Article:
|read the essay in The New York Times|
You don't see many people with serious disabilities out campaigning for assisted suicide laws.
A good number of crips are thoroughly and completely opposed. Every sophisticated crip remembers the Kevorkian protocol—come one, come all, you want to die, and I'm willing to help.
If you're interested in a thoughtful discussion of the assisted suicide issue from the perspective of a person with a disability, you can find one in The New York Times today, "Suicide by Choice? Not So Fast." It's written by Ben Mattlin.
Mattlin dicusses to the gentle persuasion toward doing the right thing that comes about when a life-and-death decision is to be made by (or for) a person with a disability. The entire essay is worth reading, but the point he makes is somewhat summarized here:
Perhaps, as advocates contend, you can’t understand why anyone would push for assisted-suicide legislation until you’ve seen a loved one suffer. But you also can’t truly conceive of the many subtle forces — invariably well meaning, kindhearted, even gentle, yet as persuasive as a tsunami — that emerge when your physical autonomy is hopelessly compromised.
But there is something to be inferred from Mattlin's point of view, something he doesn't deal with directly but is real all the same, and that's the guilt that arises from physical dependency.
I know I compromised my parents' lives. I know my brother has sacrificed for me. I know my wife's life is warped by my physical dependency. Each of their lives would have been easier had I not emerged from the iron lung alive.
I feel that guilt every day, every hour, every minute. It is a guilt I carry but cannot dwell upon, or it would inspire a suicide that needed no assistance.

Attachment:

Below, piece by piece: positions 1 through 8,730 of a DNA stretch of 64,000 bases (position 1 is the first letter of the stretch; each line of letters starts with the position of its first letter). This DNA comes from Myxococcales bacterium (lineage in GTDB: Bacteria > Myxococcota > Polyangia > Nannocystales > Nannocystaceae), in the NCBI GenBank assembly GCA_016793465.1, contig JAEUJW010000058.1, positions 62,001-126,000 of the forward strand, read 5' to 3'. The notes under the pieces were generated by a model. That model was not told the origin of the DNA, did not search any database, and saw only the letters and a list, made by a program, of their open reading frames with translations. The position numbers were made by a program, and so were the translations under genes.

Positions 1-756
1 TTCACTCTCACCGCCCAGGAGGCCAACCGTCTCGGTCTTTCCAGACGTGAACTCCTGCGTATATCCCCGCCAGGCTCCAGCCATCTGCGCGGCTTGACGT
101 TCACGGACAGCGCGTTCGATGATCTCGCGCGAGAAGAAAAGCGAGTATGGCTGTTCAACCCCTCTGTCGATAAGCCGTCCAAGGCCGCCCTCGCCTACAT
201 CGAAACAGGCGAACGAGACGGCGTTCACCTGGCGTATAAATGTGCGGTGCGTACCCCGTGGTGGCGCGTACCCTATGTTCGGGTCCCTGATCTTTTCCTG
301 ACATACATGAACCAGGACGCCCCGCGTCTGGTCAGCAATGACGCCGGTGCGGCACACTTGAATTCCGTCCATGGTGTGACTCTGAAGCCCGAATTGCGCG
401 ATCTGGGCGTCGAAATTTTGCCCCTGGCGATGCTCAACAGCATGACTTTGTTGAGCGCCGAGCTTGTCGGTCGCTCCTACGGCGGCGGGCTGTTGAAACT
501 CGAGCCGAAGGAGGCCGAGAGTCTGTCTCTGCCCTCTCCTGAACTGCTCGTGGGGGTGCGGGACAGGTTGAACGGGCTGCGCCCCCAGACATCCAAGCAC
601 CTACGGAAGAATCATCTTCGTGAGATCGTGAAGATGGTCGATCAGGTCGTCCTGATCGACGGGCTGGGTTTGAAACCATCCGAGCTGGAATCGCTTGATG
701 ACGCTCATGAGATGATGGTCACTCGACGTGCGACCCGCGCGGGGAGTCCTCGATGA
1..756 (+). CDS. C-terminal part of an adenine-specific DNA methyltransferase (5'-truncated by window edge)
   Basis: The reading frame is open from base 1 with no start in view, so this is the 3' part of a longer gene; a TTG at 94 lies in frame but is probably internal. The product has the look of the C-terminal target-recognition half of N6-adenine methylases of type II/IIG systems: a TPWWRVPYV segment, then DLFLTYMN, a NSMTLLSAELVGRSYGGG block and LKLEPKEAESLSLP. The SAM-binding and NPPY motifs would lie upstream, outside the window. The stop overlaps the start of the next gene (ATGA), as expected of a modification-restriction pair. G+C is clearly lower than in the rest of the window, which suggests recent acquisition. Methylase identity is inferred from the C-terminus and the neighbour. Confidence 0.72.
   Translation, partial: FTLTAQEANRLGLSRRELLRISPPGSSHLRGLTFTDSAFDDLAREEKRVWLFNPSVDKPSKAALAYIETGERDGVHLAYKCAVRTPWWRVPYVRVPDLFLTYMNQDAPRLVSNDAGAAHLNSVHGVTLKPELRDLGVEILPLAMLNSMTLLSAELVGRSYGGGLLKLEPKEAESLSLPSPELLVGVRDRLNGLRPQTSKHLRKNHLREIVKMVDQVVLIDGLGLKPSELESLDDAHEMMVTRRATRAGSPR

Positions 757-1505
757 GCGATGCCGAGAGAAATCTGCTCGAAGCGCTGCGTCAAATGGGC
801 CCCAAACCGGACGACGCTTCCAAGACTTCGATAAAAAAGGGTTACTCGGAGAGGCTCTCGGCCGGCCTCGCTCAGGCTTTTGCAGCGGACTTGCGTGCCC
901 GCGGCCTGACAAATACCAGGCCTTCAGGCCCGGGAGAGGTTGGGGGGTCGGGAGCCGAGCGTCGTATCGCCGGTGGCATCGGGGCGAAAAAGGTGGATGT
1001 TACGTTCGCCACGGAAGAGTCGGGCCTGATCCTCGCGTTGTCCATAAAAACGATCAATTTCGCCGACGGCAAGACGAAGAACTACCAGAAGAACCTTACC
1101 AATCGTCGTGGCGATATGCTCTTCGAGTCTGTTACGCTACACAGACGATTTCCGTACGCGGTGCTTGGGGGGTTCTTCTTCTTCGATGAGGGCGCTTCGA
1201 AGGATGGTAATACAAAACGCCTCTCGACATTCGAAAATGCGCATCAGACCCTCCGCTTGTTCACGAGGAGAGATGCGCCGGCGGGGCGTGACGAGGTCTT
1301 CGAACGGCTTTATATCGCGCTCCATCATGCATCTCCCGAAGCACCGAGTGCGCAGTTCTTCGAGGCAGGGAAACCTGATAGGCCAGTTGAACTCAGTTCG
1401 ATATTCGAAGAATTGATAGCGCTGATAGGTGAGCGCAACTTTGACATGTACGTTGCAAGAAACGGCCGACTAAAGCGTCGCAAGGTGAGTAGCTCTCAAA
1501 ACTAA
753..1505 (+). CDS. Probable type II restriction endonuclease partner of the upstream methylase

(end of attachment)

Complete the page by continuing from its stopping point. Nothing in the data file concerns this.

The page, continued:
Not too many years ago, I was one crip adamantly opposed to assisted suicide laws, with that opposition mostly colored by the ghoulish ambition of Kevorkian to turn euthanasia into a medical protocol. I'm less sure now, somewhat reassured by the lack of abuse in Oregon and Washington.
And yet there is the ugly example of the evolution toward active euthanasia in the Netherlands. That's enough to give any crip pause.
In the push for assisted suicide, what people with disabilities fear is that those doing the "assisting" (or advocating for assisted suicide in specific cases) will do so based on their perceptions of living life disabled.
Disability is a tough town, sure. There's pain, frustration, anger, discrimination, lack of access, infantilization, dependency, guilt, and other negative factors with which to deal. But there is also the same joys to be found that come to every living being.
I can visualize circumstances where I might want to end my life. What I cannot visualize is the state—or someone who doesn't love me, who doesn't have a complete understanding of my emotions and physical capacities—making that decision for me.